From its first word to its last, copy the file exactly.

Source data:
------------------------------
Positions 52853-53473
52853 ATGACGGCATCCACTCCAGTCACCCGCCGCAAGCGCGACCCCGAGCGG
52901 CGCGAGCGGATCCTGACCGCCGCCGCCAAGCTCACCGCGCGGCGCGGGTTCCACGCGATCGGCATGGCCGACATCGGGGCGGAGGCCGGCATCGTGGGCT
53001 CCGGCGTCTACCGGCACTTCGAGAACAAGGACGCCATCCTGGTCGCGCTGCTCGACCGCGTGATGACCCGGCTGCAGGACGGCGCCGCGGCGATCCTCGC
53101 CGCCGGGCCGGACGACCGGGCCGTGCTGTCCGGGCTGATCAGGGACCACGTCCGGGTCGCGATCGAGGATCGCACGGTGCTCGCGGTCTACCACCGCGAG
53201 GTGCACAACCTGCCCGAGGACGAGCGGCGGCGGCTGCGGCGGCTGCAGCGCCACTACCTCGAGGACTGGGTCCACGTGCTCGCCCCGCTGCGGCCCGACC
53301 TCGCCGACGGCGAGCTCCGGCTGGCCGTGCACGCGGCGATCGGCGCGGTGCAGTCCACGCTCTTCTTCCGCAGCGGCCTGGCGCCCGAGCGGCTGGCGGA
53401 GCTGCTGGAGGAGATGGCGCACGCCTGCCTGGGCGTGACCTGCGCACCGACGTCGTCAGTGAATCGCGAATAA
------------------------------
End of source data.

Positions 52853-53473
52853 ATGACGGCATCCACTCCAGTCACCCGCCGCAAGCGCGACCCCGAGCGG
52901 CGCGAGCGGATCCTGACCGCCGCCGCCAAGCTCACCGCGCGGCGCGGGTTCCACGCGATCGGCATGGCCGACATCGGGGCGGAGGCCGGCATCGTGGGCT
53001 CCGGCGTCTACCGGCACTTCGAGAACAAGGACGCCATCCTGGTCGCGCTGCTCGACCGCGTGATGACCCGGCTGCAGGACGGCGCCGCGGCGATCCTCGC
53101 CGCCGGGCCGGACGACCGGGCCGTGCTGTCCGGGCTGATCAGGGACCACGTCCGGGTCGCGATCGAGGATCGCACGGTGCTCGCGGTCTACCACCGCGAG
53201 GTGCACAACCTGCCCGAGGACGAGCGGCGGCGGCTGCGGCGGCTGCAGCGCCACTACCTCGAGGACTGGGTCCACGTGCTCGCCCCGCTGCGGCCCGACC
53301 TCGCCGACGGCGAGCTCCGGCTGGCCGTGCACGCGGCGATCGGCGCGGTGCAGTCCACGCTCTTCTTCCGCAGCGGCCTGGCGCCCGAGCGGCTGGCGGA
53401 GCTGCTGGAGGAGATGGCGCACGCCTGCCTGGGCGTGACCTGCGCACCGACGTCGTCAGTGAATCGCGAATAA